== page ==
Today - Monday, January 5th - was the day we had been expecting the official announcement from Kawasaki of their withdrawal from MotoGP, but so far, nothing has been heard from Akashi in Japan. No news is not necessarily good news though. What it does mean is that Kawasaki have probably come under a lot of pressure from both Dorna and the management of their MotoGP team to either reconsider their decision, or find a way to allow the team to continue in a drastically revised form.
But while it's been quiet in Japan, news has once again been filtering in from around Europe about the possibilities created by Kawasaki's imminent withdrawal. The main attention focuses on Jorge Martinez Aspar, who runs the Aspar team in 125s and 250s, and whose earlier attempt to form a one-man Kawasaki satellite team foundered on the choice of riders. Martinez has spoken to the Spanish magazine Motociclismo about his attempts to take over the Kawasaki team, should the Japanese manufacturer decide to go ahead.
"At the moment, it's all up in the air," Martinez told Motociclismo. "I spoke to Dorna about it, and we won't know anything for certain until Carmelo [Ezpeleta] returns from the meeting with the MSMA in Japan."
Martinez also made it clear that he wouldn't take on the project at any price. "For me, the most important thing is a Spanish rider, but I also need some guarantees from Kawasaki about the bikes for 2009, such as the development of the bike, the supply of parts, and the maintenance." He also said that the speed with which all this had happened meant there were still a few question marks over the viability of the project. He told Motociclismo he expected that it would be "ten or twelve days" before he knew anything for certain.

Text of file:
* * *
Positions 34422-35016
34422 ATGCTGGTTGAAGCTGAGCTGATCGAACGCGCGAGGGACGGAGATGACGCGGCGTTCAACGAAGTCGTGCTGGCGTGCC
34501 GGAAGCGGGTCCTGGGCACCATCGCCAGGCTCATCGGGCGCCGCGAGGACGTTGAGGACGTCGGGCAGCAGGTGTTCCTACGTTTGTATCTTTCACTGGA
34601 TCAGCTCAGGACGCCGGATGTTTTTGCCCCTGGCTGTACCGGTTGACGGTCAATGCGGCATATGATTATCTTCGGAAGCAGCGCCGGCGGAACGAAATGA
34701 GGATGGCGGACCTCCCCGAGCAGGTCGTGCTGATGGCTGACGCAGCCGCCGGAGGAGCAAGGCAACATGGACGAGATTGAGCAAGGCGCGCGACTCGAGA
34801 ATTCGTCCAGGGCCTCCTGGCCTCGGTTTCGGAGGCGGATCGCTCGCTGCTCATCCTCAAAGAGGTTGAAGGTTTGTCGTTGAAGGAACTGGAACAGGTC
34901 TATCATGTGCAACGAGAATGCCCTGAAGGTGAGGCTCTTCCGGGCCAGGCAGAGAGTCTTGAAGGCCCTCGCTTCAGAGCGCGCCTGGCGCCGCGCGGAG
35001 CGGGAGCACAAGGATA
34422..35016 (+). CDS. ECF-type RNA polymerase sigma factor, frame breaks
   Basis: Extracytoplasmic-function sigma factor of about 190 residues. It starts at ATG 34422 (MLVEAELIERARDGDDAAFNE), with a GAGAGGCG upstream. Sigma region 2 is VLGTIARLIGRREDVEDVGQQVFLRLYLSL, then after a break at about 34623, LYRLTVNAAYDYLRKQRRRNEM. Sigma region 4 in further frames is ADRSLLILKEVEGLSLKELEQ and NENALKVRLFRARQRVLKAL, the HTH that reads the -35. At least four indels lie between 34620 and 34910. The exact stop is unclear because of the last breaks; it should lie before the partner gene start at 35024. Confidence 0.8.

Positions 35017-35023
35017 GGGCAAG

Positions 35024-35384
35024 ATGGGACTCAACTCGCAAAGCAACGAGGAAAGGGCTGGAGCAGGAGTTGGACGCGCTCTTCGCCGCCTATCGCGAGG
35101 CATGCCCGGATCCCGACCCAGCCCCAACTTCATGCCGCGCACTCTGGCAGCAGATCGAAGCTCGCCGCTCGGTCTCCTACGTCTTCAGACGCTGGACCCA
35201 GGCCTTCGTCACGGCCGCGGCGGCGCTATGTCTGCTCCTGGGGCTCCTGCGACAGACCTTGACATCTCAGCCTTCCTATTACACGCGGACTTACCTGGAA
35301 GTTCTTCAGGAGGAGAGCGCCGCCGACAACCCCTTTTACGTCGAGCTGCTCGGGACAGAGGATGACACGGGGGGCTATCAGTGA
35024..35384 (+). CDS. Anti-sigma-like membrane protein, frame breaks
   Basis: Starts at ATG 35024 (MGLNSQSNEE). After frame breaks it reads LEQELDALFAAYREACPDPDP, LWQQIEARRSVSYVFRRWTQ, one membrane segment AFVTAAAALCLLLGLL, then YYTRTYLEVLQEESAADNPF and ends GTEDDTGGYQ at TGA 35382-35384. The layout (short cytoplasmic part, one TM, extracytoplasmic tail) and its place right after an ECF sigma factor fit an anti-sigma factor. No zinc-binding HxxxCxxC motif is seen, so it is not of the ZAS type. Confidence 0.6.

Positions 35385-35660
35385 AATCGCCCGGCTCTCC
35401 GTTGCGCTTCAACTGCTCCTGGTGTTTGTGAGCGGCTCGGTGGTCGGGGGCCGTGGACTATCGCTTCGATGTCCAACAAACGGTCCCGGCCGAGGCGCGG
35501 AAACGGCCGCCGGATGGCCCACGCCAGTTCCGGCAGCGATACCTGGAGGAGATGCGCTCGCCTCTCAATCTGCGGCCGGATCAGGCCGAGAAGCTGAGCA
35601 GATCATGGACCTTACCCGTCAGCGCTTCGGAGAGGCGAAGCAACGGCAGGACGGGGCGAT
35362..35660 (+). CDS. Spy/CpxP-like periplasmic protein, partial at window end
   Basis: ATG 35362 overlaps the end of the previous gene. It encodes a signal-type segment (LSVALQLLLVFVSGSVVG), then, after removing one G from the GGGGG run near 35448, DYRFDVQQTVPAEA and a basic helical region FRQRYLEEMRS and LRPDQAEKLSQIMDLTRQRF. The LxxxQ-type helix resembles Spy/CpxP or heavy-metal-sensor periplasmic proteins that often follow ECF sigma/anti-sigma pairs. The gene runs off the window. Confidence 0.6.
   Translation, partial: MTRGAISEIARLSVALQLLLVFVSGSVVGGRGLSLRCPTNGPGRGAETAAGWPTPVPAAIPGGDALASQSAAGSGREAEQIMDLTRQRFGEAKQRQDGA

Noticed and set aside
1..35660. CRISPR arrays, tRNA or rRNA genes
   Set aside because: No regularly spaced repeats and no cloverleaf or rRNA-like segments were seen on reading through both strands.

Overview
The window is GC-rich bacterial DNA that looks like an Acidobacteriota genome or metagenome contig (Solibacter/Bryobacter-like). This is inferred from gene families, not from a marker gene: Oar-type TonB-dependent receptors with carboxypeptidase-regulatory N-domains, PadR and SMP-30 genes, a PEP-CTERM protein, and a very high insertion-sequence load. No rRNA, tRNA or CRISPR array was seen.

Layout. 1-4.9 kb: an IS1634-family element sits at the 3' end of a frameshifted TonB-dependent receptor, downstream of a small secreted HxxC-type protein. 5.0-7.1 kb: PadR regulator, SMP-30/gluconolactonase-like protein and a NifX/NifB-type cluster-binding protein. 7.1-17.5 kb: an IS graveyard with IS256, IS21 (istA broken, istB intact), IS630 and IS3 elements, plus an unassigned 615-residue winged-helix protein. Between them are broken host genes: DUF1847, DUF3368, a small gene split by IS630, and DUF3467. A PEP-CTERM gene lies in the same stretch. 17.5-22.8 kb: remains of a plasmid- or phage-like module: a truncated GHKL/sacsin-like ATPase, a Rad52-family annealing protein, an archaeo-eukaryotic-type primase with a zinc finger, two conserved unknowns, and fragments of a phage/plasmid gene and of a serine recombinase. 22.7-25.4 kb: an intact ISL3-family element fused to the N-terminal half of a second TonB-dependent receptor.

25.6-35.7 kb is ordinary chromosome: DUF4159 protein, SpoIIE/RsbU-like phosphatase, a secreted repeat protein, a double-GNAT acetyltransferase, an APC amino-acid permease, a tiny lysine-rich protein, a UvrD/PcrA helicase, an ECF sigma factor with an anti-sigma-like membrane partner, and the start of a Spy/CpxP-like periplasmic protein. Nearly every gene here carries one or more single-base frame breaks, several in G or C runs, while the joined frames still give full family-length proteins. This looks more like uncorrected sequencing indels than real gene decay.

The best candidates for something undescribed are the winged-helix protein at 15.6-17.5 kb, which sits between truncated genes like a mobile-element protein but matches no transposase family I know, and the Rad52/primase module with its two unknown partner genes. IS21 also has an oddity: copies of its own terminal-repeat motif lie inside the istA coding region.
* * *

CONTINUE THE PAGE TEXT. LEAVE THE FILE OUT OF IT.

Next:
While Jorge Martinez has never made a secret of his desire to run a Spanish rider - a preference dictated mainly by his sponsors - this leaves Kawasaki's current lineup looking fairly precarious. And on that front, Motorcycle News has bad news for both Marco Melandri and John Hopkins.
Melandri is the rider whose name seems to pop up in just about every rumor regarding the situation. But MCN puts one suggestion to bed: Matthew Birt spoke to Lucio Cecchinello about rumors of running Melandri alongside LCR Honda's current rider, Randy de Puniet, and Cecchinello denied them. The Italian team manager acknowledged that he'd been approached by Melandri's manager, Alberto Vergani, about the situation, but Cecchinello told Vergani it wasn't possible with just two machines.
But a bigger problem for LCR Honda would have been the increased costs, and the fact that these would require raising extra sponsorship. With Melandri's miserable season from last year, finding sponsors prepared to cover the costs of running the Italian would be difficult, according to Cecchinello.
Melandri's team mate, John Hopkins, is likely to fare little better in finding a team. The American had been linked to the Tech 3 Yamaha team, but Herve Poncharal, once again speaking to MCN's Matthew Birt, also denied the suggestion. "Changing our line-up for the forthcoming season is simply not under consideration and not an option," Poncharal told MCN, adding that he was very happy with both James Toseland and Colin Edwards.
Though Hopkins has a contract which will pay him handsomely, whether he rides or not, the American is a racer through and through, and will not want to sit out the season. Finding a place to race, however, is not going to be easy.